Zuma must go, says Numsa’s new boss

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Andrew Chirwa, Numsas new president, declares the unions special national congress open. Photo: Timothy Bernard

Johannesburg - The newly elected president of metalworkers’ union Numsa, Andrew Chirwa, has upped the ante in the calls for President Jacob Zuma to resign, as the furore over the expensive Nkandla upgrades refuses to die down.

Chirwa said Zuma would, by calling it quits, be demonstrating that he was serious about serving the interests of the people and not just himself, and preserving Nelson Mandela’s legacy of selflessness and accountable governance.

He urged Numsa members to consider calling on Zuma to step down.

“Should we not ask our own president, Jacob Zuma, who benefited from this saga, to resign in the interest of the poor?

“Must we not ask that he resign to preserve the legacy of Nelson Mandela, who was serving the interests of our people and not himself?” Chirwa asked on Tuesday.

He was addressing hundreds of Numsa members shortly before he was elected unopposed during the union’s four-day special national congress in Boksburg.

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Numsas Irvin Jim, left, and Karl Cloete join delegates in song at the special national congress. Photo: Timothy Bernard


He replaced Cedric Gina, who resigned unceremoniously last month.

It is expected that members will, during the special congress, decide whether Numsa should break away from Cosatu.

Numsa is Cosatu’s biggest affiliate by numbers, with an estimated 328 000 members.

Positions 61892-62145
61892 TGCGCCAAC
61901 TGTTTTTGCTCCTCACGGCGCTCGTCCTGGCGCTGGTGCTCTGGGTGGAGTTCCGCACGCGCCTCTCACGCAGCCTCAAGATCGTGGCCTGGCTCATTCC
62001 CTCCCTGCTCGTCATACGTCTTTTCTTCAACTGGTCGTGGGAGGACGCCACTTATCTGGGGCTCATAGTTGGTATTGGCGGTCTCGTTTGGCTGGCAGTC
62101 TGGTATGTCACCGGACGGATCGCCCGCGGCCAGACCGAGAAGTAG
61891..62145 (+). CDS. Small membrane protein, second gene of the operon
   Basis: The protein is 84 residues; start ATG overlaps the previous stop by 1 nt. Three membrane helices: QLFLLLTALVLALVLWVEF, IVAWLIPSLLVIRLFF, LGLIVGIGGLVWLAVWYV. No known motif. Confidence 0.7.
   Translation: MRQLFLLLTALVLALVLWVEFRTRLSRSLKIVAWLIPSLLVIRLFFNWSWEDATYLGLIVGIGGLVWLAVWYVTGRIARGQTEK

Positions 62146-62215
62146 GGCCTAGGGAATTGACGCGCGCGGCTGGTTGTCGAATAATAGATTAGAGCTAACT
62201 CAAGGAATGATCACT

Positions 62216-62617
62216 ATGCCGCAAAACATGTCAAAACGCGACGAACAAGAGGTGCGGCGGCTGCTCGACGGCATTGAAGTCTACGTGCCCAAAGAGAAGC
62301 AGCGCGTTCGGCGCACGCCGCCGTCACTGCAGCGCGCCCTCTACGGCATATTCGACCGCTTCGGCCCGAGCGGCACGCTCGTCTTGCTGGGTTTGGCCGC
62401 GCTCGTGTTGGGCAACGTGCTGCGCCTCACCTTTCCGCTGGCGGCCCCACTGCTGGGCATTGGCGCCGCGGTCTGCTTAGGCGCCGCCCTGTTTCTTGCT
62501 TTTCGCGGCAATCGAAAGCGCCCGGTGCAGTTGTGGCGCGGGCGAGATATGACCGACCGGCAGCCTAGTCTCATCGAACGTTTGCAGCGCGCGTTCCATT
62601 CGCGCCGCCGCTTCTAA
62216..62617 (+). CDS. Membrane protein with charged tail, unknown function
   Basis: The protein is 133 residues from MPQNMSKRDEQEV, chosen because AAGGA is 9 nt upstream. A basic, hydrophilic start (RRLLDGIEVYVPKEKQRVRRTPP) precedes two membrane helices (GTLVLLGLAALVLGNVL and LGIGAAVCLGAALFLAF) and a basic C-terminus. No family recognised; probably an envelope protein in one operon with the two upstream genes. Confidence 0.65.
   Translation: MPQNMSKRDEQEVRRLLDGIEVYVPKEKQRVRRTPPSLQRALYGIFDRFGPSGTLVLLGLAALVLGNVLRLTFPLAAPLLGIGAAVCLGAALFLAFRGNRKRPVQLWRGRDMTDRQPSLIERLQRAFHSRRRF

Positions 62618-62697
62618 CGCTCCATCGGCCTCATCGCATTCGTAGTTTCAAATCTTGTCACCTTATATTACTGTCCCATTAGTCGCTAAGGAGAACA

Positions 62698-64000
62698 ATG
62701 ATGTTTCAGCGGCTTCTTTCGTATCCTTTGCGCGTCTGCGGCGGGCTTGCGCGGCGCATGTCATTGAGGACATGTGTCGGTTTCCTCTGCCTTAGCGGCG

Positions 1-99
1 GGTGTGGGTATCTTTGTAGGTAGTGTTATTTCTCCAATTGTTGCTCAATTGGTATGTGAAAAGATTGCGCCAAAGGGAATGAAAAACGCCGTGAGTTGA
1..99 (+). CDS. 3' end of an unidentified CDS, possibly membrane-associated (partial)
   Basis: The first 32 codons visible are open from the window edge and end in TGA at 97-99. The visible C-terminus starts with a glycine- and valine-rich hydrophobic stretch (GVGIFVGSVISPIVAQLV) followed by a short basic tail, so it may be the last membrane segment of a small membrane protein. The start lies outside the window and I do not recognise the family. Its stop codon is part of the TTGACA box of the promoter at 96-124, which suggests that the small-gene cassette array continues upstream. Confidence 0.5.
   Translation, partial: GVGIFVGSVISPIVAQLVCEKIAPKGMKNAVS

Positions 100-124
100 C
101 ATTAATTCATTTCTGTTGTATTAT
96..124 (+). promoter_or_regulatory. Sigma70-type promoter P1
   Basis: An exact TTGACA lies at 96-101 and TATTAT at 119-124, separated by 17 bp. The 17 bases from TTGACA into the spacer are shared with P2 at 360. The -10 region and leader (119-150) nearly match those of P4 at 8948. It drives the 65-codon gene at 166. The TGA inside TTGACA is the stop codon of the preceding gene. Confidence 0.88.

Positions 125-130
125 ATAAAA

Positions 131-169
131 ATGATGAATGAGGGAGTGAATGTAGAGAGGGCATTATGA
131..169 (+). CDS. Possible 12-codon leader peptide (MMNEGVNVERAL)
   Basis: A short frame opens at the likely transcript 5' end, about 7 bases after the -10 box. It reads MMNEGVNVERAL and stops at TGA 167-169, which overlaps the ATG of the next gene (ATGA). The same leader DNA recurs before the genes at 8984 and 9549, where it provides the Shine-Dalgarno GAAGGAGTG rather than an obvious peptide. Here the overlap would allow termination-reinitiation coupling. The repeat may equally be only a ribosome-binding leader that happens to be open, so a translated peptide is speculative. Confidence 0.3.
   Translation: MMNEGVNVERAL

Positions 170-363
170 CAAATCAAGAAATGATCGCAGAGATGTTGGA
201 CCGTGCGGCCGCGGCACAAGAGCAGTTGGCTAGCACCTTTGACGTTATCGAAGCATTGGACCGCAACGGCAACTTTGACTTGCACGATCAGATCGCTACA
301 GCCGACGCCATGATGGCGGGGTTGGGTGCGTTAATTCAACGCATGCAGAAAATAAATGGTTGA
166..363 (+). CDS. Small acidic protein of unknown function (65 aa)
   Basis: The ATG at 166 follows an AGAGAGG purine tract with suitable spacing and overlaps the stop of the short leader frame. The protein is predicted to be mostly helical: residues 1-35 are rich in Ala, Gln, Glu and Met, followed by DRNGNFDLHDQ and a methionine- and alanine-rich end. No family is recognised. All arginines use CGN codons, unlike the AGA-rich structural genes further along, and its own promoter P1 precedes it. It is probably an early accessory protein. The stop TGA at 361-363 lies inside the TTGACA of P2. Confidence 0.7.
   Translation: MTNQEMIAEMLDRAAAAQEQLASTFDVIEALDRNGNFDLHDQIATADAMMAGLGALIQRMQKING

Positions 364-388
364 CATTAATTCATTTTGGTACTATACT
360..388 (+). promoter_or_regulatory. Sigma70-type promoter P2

Former president Thabo Mbeki reportedly said in an interview with a London-based TV station last week that Zuma should do the “honourable” thing by stepping down, if South Africans and the ANC party asked him to.


Unlike Zuma, who was booed at Mandela’s memorial service last Tuesday, Mbeki, was cheered by the crowd.


In a hard-hitting speech on Tuesday, Chirwa told Numsa members that it was time to call on Zuma to step down. He was particularly scathing on Tuesday in his condemnation of the ANC and SACP for leaping to Zuma’s defence and attacking Public Protector Thuli Madonsela in the face of a public outcry over the use of public funds to upgrade Zuma’s homestead at Nkandla.

“They must tell us what is revolutionary about the state when R200 million is used to build the home of one man.”

Meanwhile, suspended SA Democratic Teachers Union president Thobile Ntola was among the guests at Numsa’s special congress on Tuesday.

Suspended Cosatu general secretary Zwelinzima Vavi was expected to address Numsa members on Wednesday.

This is amid speculation that Vavi could join Numsa’s mooted workers’ vanguard party if Numsa eventually breaks away from the ANC-led tripartite alliance.


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